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Pterocles orientalis 

Scope: Global
Language: English
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Taxonomy [top]

Kingdom Phylum Class Order Family
Animalia Chordata Aves Pterocliformes Pteroclidae

Scientific Name: Pterocles orientalis
Species Authority: (Linnaeus, 1758)
Regional Assessments:
Common Name(s):
English Black-bellied Sandgrouse
Taxonomic Source(s): del Hoyo, J., Collar, N.J., Christie, D.A., Elliott, A. and Fishpool, L.D.C. 2014. HBW and BirdLife International Illustrated Checklist of the Birds of the World. Volume 1: Non-passerines. Lynx Edicions BirdLife International, Barcelona, Spain and Cambridge, UK.

Assessment Information [top]

Red List Category & Criteria: Least Concern ver 3.1
Year Published: 2016
Date Assessed: 2016-10-01
Assessor(s): BirdLife International
Reviewer(s): Butchart, S. & Symes, A.
Facilitator/Compiler(s): Ekstrom, J., Butchart, S. & Ashpole, J
Justification:
This species has an extremely large range, and hence does not approach the thresholds for Vulnerable under the range size criterion (extent of occurrence <20,000 km2 combined with a declining or fluctuating range size, habitat extent/quality, or population size and a small number of locations or severe fragmentation). Despite the fact that the population trend appears to be decreasing, the decline is not believed to be sufficiently rapid to approach the thresholds for Vulnerable under the population trend criterion (>30% decline over ten years or three generations). The population size is very large, and hence does not approach the thresholds for Vulnerable under the population size criterion (<10,000 mature individuals with a continuing decline estimated to be >10% in ten years or three generations, or with a specified population structure). For these reasons the species is evaluated as Least Concern.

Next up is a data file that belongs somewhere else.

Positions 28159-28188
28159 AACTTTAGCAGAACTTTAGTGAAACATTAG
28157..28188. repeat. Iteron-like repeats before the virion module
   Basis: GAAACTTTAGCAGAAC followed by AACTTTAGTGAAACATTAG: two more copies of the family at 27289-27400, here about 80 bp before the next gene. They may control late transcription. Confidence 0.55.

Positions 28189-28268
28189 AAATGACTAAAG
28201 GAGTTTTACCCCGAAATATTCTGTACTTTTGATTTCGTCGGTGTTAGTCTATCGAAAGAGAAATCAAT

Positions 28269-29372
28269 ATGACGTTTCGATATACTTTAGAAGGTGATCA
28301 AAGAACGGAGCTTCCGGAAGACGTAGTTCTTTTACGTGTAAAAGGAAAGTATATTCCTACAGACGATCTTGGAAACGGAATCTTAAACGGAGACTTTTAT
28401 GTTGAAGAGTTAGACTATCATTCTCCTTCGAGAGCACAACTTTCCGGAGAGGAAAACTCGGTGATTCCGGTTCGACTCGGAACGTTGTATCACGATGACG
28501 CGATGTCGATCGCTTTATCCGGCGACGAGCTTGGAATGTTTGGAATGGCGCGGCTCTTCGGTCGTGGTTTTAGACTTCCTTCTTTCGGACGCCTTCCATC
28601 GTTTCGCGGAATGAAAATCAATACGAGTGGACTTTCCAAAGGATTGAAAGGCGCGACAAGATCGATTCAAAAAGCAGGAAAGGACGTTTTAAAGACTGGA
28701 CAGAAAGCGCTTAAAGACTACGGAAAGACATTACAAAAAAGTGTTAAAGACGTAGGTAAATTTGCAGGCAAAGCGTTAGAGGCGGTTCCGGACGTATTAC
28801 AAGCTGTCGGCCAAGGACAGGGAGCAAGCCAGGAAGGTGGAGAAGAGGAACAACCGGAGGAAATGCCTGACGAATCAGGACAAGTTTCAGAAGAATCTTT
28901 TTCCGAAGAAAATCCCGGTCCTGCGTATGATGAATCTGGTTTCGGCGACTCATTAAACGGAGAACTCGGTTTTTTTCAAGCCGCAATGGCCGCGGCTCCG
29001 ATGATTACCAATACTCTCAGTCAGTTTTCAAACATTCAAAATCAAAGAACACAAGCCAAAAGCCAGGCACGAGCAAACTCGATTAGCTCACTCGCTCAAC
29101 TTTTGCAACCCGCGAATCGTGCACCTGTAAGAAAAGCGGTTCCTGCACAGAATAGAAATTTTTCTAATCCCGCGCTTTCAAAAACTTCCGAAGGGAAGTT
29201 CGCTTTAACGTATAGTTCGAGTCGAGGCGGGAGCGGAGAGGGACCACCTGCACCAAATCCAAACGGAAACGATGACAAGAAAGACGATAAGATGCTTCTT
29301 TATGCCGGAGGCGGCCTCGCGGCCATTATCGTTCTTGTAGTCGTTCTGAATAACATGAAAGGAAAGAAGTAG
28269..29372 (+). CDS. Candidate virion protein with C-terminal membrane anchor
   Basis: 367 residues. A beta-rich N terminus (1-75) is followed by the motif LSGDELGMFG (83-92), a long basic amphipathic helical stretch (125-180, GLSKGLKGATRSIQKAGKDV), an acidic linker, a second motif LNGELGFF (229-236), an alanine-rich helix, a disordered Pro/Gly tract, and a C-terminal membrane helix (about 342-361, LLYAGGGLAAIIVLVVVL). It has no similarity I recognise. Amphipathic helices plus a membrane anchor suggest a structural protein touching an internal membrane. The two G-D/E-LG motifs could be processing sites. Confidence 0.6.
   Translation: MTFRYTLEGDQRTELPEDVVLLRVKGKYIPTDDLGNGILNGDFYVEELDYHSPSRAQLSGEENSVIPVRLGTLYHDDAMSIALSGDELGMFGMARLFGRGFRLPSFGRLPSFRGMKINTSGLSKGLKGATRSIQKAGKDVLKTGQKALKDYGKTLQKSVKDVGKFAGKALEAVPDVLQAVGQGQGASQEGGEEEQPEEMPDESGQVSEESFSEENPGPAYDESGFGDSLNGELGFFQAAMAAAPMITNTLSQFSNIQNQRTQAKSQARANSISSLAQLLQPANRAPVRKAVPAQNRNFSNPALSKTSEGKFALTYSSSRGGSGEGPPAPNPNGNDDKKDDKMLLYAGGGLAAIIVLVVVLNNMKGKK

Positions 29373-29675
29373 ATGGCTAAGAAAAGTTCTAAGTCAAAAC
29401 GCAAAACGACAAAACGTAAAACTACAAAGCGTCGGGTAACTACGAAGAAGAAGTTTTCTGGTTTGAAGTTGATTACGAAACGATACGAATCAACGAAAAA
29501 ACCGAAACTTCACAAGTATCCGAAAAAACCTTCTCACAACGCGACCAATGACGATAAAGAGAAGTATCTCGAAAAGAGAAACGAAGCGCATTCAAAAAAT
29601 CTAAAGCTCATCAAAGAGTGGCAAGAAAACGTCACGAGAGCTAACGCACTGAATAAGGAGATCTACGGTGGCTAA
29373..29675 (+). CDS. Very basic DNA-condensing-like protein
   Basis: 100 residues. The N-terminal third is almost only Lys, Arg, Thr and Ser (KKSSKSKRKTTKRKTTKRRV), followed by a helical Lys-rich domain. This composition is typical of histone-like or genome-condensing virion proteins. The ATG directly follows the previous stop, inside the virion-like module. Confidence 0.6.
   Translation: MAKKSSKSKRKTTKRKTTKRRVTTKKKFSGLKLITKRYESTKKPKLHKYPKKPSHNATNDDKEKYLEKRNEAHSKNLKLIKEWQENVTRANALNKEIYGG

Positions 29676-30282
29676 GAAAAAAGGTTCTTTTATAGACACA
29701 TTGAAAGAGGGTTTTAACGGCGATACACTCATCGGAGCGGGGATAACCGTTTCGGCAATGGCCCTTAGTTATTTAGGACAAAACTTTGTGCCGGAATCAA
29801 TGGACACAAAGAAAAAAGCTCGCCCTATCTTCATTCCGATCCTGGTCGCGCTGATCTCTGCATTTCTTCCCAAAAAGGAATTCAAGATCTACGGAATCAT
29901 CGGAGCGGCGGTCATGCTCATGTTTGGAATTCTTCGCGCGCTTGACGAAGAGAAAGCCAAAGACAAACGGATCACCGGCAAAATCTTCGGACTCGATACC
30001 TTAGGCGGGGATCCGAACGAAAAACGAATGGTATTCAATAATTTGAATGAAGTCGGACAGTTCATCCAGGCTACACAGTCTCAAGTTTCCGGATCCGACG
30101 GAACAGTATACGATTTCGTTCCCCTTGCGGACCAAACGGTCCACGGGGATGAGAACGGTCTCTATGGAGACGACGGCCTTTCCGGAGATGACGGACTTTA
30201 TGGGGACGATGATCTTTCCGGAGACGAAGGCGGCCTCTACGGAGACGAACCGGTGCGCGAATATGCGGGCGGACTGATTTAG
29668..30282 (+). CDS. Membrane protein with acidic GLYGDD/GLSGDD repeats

Previously published Red List assessments:

Geographic Range [top]

Countries occurrence:
Native:
Afghanistan; Algeria; Azerbaijan; China; Cyprus; Egypt; India; Iran, Islamic Republic of; Iraq; Israel; Jordan; Kazakhstan; Kuwait; Kyrgyzstan; Libya; Morocco; Pakistan; Portugal; Russian Federation; Saudi Arabia; Spain; Syrian Arab Republic; Tajikistan; Tunisia; Turkey; Turkmenistan; Uzbekistan
Vagrant:
Bahrain; Belgium; Germany; Greece; Lebanon; Malta; Nepal
Present - origin uncertain:
United Arab Emirates
Additional data:
Continuing decline in area of occupancy (AOO):Unknown
Extreme fluctuations in area of occupancy (AOO):NoEstimated extent of occurrence (EOO) - km2:14700000
Continuing decline in extent of occurrence (EOO):UnknownExtreme fluctuations in extent of occurrence (EOO):No
Continuing decline in number of locations:Unknown
Extreme fluctuations in the number of locations:No
Range Map:Click here to open the map viewer and explore range.

Population [top]

Population:The European population is estimated at 10,400-19,100 pairs, which equates to 20,800-38,200 mature individuals (BirdLife International 2015). Europe forms c.15% of the global range, so a very preliminary estimate of the global population size is 138,000-255,000 mature individuals, although further validation of this estimate is needed.

Trend Justification:  The population is suspected to be in decline owing to ongoing habitat destruction (del Hoyo et al. 1997). In Europe the population size is estimated to be decreasing by 50-79% in 16.8 years (three generations) (BirdLife International 2015).